Why do we fall? So we can learn to pick ourselves up, this is a lesson Warner learned the hard way with Batman. And yes, that is a direct quote I stole from Batman Begins, and for good reasons. Since we’ll cover 2005 up to 2007, Bats is not the only superhero of old coming back. In this part we see DC Comics showing its teeth after years of nothing (Catwomen is best forgotten), the return of a long lost hero, the end of a trilogy and a bunch of other Marvel properties parading about, trying to look as cool as their bigger brothers, but mostly failing horribly.
Batman Begins was the title that Warner chose for the return of the dark knight. Under the strong hand of Christopher Nolan, who was previously credited for movies like Memento or Insomnia, the new direction of Batman was clear, a darker tale focused on the human side of the hero, exploring his journey, going from a lost man fulled by revenge to the hero that criminals learned to fear by the end of the movie. This was a huge departure from the neon goofy Batman created by Joel Schumacher with Batman Forever and Batman and Robin. Christian Bale was the new Bruce Wayne while Michael Caine was Alfred. It also featured: Morgan Freeman, Gary Oldman, Liam Nesson, Katie Holmes and many others. A fantastic cast for the movie that became a turning point for the superhero genre. And yes, it was a critical and commercial success, ok, maybe not the hit it could have been but considering the bad taste left by Batman and Robin only 8 year before, $205.3 million in North America and $372.7 million worldwide on a $150 million budget, was a great start for this new take on Batman. For me personally, this is still the best superhero movie ever made and what makes it so great is the fact that Batman Begins is a genuinely good movie regardless of the genre.
Fantastic Four, another Marvel property turned to the big screen by Fox, followed but didn’t have the same impact as the X-Men movies had. This was a goofy action-adventure superhero flick that made $154.6 million in North America and $330.5 million worldwide. While it didn’t set the world on fire, it was a fun time at the movies so a sequel was green lit soon after.
Sky High, released in the middle of the 2005 summer, was sort of a live-action The Incredibles but without that Pixar magic sprinkled on top. Nevertheless, it was a good movie that got decent reviews all around. Unfortunately, while Sky High grossed $86.3 million worldwide on a $35 million budget, Disney never had the guts to follow it with a sequel.
Now The Mask of Zorro on the other hand, got a sequel but only 7 years later in the form of The Legend of Zorro. Antonio Banderas and Catherine Zeta-Jones returned along with director Martin Campbell. Unfortunately it was to little to late, the movie was average at best and the magic of the previous entry was gone. The Legend of Zorro only made $142.4 million worldwide (The Mask of Zorro grossed $250 million in 1998) on a $75 million budget. At this point the only way we’ll get Zorro back is in the form of another reboot and with the new-found success of swashbuckling movies (thanks to the Pirates of the Caribbean franchise), we might not be all that far from something like that.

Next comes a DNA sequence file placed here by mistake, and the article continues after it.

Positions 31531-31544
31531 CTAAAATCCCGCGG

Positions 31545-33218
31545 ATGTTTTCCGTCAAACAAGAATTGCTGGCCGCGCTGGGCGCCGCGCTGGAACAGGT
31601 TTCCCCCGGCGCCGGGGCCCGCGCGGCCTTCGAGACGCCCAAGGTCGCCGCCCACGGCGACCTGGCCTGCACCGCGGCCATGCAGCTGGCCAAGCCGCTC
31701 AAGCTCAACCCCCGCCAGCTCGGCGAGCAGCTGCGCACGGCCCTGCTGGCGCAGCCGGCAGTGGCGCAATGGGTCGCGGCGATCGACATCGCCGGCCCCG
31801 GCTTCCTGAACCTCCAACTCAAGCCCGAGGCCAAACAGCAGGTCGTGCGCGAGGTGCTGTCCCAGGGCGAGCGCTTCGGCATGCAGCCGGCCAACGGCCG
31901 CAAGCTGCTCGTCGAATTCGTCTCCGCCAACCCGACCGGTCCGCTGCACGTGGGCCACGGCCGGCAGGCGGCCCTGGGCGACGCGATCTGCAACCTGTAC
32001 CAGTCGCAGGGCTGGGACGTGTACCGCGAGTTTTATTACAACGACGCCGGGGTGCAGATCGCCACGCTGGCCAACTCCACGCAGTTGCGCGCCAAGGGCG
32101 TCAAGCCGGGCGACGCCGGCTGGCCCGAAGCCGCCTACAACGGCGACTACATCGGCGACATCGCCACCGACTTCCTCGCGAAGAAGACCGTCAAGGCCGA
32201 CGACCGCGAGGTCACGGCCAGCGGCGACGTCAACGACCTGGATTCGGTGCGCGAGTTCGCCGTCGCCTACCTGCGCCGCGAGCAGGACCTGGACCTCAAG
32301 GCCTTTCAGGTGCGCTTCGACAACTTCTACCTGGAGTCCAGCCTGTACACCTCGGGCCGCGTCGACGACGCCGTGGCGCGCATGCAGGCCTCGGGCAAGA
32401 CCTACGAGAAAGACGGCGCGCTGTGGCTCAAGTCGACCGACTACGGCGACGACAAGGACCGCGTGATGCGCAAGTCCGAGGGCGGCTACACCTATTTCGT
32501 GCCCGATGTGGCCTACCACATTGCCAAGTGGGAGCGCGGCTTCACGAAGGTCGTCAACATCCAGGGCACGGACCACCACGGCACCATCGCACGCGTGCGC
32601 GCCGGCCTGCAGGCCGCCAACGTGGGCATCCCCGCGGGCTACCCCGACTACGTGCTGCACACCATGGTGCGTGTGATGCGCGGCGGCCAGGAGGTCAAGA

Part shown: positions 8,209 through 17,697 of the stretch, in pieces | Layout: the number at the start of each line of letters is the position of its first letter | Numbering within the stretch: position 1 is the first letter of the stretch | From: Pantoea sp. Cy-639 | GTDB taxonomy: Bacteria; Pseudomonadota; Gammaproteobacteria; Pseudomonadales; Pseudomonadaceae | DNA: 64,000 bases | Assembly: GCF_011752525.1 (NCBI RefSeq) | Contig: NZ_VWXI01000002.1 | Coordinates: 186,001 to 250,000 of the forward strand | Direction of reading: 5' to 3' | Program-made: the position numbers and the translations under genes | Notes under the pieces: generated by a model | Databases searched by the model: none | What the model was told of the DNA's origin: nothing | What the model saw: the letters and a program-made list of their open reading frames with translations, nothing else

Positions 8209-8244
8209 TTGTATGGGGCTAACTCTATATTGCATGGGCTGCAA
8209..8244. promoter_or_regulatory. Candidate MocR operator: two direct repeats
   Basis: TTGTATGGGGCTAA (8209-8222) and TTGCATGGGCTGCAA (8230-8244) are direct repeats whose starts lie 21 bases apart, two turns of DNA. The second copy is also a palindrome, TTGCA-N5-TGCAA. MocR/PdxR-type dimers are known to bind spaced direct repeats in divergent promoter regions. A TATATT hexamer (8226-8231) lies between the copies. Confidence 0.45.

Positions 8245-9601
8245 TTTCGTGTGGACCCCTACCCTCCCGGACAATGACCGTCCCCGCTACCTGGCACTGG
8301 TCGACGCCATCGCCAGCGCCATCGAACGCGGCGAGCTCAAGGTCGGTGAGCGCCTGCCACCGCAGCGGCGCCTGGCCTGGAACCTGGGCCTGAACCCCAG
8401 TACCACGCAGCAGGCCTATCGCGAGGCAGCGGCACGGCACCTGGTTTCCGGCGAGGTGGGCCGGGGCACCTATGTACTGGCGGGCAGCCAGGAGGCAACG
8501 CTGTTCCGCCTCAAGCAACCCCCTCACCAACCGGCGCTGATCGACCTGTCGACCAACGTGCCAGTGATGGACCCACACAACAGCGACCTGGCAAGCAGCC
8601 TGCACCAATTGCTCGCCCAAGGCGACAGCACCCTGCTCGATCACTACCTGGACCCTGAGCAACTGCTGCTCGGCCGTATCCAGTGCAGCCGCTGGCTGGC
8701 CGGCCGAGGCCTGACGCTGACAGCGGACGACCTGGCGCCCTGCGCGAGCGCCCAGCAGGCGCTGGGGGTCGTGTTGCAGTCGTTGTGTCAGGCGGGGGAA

X-Men: The Last Stand opened in May 2006 and was supposed to be the end of the X-Men trilogy. Some unfortunate events happened during production, some involving another movie I will cover today. You see, part of what made X-Men and X2: X-Men United so great was director Bryan Singer. He understood the characters and managed to make something very good of what was essentially a very hard to adapt series. With so many characters, it’s easy to get lost and screw things up. Well Bryan Singer left X-Men: The Last Stand to direct Superman Returns, his longtime dream project. Matthew Vaughn took over, but left weeks before filming was set to begin (later returning to direct X-Men: First Class). The cast and crew were ready, so Fox hired Brett Ratner and threw as much money as possible into X-Men: The Last Stand ($210 million no less) in order to make at least something decent in the very short time they had. What came out wasn’t a bad movie but it wasn’t on the level of the first two either. On the other hand it did become the highest grossing of the series with $234.3 million in North America and $459.3 million worldwide. Financial success doesn’t always equal quality and for X-Men: The Last Stand it was very true. After screwing up the series to the point that a sequel became almost impossible, Fox were left with only two options, reboot or spin-offs. Since everyone was rebooting left and right, they chose spin-offs and in all honestly, it wasn’t such a bad idea.
A few paragraphs back I mentioned that Bryan Singer left X-Men to make his dream project, Superman Returns. After the success Warner had with Batman Begins a year before, one might think they would try to reboot Superman as well but this wasn’t the case here. Superman Returns was a full blown sequel to the Superman movies of old, recapturing the classic feel of the first two in the series (truth be told, it ignored the events of Superman III and IV). While it did make a good amount of money ($200 million in North America and $391 million worldwide), production costs were absurdly high ($270 million budget, most expensive movie at the time, just like the original in 1978) that it was deemed a financial disappointment. Unfortunately this Superman was way to classic for what modern audiences were expecting, not to mention with heroes like Batman, Spider-Man or Wolverine, the man of steel was becoming too old. I personally think it was a good, almost great movie that gets a lot more negative publicity then it should. No sequel followed but a reboot is planned for 2013, more about that at another time.